The Untapped Power of Maryland’s Legislative Black Caucus

Dec 10

Legislative Black Caucus of Maryland, State House, Annapolis, Maryland, March 2020. Photo courtesy of Legislative Black Caucus of Maryland.

Historically, Black people’s struggle for our collective liberation has been rooted in the cultivation of a Black power base. During the period of Enslavement and Jim Crow, the Black Church served as the power base that powered much of Black freedom movement.

Black people in various arenas have developed entities that have served as Black power bases within particular industries. Black people in labor, social work, human services and business have developed formations that have attempted to provide a power base as a basis for navigating white dominated institutions. Legislative bodies are no different.

Founding members of the Maryland Legislative Black Caucus, circa 1970

The Maryland Legislative Black Caucus was founded in 1970 as a way to establish a power base to represent the interests of Black people in MD. Over the years the Black Caucus has had ups and downs in terms of its ability to act as a unit to apply its collective pressure on the legislature. Many of the ways that Black politics has been co-opted by business and corporate interests has impacted the Black Caucus. Some of the former leaders of the Black Caucus have been complicit with policies toward mass incarceration and LBS many others have had to pressure the Black Caucus to reject those policies.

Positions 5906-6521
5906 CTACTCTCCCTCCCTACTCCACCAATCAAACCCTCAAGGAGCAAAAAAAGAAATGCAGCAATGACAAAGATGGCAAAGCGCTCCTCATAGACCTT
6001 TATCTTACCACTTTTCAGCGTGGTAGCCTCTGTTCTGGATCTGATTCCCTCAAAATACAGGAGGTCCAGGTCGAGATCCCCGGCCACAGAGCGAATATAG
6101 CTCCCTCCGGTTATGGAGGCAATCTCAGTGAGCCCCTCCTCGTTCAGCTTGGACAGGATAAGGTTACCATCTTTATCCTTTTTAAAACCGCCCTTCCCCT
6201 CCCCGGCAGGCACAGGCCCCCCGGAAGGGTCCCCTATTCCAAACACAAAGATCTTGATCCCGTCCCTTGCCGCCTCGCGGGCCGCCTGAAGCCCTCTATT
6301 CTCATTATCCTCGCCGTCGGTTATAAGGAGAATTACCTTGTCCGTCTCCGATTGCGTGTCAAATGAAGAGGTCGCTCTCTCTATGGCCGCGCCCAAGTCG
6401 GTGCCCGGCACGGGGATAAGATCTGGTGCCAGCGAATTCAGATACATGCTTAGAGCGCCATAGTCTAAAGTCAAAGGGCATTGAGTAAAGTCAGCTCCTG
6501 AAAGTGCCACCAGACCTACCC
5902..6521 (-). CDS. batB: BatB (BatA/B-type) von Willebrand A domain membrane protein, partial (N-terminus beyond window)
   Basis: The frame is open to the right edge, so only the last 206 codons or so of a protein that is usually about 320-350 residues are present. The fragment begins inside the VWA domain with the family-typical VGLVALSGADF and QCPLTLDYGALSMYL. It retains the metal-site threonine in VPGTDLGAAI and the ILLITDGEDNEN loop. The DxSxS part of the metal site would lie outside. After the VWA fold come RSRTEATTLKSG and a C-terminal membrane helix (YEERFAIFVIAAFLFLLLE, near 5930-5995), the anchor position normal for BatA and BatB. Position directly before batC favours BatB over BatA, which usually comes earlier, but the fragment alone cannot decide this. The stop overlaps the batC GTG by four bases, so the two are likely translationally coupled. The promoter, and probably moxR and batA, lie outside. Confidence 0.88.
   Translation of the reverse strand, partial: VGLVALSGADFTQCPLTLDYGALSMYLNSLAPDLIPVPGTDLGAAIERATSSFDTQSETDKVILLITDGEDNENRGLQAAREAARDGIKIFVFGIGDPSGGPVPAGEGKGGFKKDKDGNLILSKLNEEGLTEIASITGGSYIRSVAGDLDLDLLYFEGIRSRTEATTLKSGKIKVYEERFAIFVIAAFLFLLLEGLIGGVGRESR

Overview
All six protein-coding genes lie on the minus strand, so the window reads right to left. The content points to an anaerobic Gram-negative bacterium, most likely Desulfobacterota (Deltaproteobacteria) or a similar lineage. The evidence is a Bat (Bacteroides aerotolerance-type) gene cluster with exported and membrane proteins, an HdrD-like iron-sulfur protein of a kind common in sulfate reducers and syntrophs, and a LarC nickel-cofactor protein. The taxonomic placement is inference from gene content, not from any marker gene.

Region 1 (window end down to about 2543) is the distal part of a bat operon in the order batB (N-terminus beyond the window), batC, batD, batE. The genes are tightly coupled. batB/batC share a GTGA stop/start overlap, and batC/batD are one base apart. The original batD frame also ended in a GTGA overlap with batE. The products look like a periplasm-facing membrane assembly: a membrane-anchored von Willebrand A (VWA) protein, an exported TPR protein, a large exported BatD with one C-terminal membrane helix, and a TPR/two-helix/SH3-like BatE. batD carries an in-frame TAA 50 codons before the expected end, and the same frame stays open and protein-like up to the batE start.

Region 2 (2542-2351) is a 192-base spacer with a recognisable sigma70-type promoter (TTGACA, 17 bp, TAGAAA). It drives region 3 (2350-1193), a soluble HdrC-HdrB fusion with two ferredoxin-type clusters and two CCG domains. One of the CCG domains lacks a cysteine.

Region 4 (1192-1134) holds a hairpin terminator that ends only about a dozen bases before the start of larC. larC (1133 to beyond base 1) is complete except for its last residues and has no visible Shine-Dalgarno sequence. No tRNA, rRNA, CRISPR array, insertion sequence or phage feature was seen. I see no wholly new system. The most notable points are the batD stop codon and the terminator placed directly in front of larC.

There was even some talk a few years ago about the development of a progressive caucus out of frustration with the lack of consistent support for progressive criminal justice policy from Black Caucus. LBS has advocated against the development of a progressive caucus because this would allow non-Black people to be able have leadership roles on issues that impact Black people. We think that we need to organize amongst ourselves to produce a caucus that is more radical in its policy advocacy.

Over the years LBS and others have pressured the Black Caucus to support progressive criminal justice policy. It is our belief that whenever the Black Caucus has weighed in on an issue that it has had a major impact.

Speaker of the MD House of Delegates – Adrienne Jones. She is the first Black person and first woman to hold the position.

Currently, the Black Caucus is in an interesting position, because there is now a Black Speaker of the House of Delegates – Delegate Adrienne Jones. While the Speaker being a Black Woman is a powerful image for many people in MD, the source of legislative demands made on behalf of Black people should come from the Black Caucus. This is important because we should not let our Black legislators off the hook of speaking up for our community and putting all that pressure on one person because they happen to be the Speaker.

We want to applaud the Black Caucus for aligning their 2021 criminal justice agenda with LBS’ legislative agenda for policing. We hope to work with the Black Caucus and continue to play our part in tapping the enormous power that they posses in MD.

 

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